How Does the Website Work?
At the core of our mission is the Just Tell website (www.JustTell.org). The website contains pages written especially for sexually abused children. We inform them about what sexual abuse is and isn’t, help them understand why they need to tell an adult if they have been sexually abused, assist them in choosing the adult in their life who they will tell, and talk to them about how to find the words to tell that adult about the abuse they are suffering.
The website includes the true examples from adults and teens who were sexually abused. These stories and excerpts are posted on our website in order to give kids other people’s stories to identify with. Although many of the stories were sent to Ms Farmery through the Just Tell MySpace page, others were originally published by the magazine Youth Communications.
Our website also includes pages for adults. These pages are designed to equip adults to be a trusted adult to whom a child can reveal abuse; to understand the issue and the importance of telling, and to know what to do if a child reveals sexual abuse to them. The website launch is anticipated for September 2008.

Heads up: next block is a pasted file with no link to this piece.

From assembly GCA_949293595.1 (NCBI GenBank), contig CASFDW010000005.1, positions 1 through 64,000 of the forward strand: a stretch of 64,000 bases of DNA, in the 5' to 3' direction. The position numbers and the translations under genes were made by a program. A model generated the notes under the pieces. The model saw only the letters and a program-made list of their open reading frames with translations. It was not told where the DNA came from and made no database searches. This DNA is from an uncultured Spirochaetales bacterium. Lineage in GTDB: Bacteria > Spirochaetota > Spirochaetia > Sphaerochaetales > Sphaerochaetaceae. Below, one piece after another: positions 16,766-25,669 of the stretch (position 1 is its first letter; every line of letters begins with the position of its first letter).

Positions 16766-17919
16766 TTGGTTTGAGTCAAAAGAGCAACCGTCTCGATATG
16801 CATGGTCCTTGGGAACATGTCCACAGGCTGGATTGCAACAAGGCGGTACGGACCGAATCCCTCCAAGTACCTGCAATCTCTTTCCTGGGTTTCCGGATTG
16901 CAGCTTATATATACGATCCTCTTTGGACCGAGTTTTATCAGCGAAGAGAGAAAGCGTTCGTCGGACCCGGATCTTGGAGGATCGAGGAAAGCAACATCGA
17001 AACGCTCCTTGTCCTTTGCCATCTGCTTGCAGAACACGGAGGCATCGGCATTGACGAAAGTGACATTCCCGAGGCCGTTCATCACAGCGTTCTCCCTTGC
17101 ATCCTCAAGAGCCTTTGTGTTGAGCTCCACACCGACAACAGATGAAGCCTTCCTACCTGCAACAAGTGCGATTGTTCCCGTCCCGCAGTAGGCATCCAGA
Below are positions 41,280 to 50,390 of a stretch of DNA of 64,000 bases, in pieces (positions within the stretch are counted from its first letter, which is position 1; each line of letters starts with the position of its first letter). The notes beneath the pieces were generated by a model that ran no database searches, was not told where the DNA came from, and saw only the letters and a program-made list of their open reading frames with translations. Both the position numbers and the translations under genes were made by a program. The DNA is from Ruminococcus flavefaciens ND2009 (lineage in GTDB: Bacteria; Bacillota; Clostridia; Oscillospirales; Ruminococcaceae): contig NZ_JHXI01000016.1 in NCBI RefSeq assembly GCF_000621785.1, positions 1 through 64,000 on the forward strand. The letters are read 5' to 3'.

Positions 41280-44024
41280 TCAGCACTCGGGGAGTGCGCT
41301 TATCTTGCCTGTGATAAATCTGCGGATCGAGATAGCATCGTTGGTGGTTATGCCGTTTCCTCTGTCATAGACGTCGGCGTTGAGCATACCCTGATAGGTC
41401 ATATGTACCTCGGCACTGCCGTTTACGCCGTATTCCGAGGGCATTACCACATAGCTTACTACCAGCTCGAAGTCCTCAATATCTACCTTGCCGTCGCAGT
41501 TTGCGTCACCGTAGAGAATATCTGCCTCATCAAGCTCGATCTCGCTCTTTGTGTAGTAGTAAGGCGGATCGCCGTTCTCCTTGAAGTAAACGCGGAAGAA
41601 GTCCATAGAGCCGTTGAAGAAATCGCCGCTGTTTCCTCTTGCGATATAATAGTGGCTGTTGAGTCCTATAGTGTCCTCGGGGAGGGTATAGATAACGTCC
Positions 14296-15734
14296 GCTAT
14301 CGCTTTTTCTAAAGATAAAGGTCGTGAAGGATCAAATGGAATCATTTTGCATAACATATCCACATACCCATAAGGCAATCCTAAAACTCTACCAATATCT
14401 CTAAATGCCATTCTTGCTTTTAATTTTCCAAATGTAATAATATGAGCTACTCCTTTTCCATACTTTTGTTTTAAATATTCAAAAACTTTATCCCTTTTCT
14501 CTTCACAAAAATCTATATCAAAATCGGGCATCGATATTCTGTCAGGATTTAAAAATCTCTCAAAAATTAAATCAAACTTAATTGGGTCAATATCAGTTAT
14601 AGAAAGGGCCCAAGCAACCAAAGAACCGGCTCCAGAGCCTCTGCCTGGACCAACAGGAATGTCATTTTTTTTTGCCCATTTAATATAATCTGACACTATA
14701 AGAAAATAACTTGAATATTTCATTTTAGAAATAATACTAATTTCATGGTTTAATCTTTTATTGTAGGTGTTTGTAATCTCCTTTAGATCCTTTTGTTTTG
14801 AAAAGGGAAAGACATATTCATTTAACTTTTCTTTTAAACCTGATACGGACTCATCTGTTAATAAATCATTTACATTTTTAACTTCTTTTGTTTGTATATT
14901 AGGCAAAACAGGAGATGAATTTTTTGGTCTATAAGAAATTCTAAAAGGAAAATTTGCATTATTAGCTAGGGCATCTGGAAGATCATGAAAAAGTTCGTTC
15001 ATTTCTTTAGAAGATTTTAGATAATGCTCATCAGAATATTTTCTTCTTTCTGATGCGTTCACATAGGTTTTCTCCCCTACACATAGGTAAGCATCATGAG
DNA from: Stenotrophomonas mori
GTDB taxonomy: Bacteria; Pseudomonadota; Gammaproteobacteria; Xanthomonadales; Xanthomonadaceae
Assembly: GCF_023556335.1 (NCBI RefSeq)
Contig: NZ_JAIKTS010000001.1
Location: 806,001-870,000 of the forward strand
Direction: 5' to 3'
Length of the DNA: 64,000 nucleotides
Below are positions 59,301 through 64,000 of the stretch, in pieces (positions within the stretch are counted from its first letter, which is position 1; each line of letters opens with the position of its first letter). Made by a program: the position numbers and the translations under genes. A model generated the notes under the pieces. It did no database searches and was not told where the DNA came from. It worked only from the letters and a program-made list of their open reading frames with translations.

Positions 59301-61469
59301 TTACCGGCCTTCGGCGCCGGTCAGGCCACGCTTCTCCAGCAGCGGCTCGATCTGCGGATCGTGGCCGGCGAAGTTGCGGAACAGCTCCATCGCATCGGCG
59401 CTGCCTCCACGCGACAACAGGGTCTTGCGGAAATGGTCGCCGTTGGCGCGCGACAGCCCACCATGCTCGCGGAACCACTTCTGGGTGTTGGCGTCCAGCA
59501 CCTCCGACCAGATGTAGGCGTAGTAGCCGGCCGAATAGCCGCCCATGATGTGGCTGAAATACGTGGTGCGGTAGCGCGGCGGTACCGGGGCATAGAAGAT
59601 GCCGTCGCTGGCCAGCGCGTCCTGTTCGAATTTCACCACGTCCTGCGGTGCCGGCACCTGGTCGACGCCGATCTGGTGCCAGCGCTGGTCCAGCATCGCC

Just Tell’s Teen Advisory Groups
In order to get young people who have been molested to believe our message and use the resources offered by Just Tell, the visuals and our means of distributing our website contact information are all designed and created by the young people of Just Tell’s Teen Advisory Groups. The Advisory Groups consist of two groups of teens: one online, national, group and one comprised of teens in New York City High Schools.
The Wallet Cards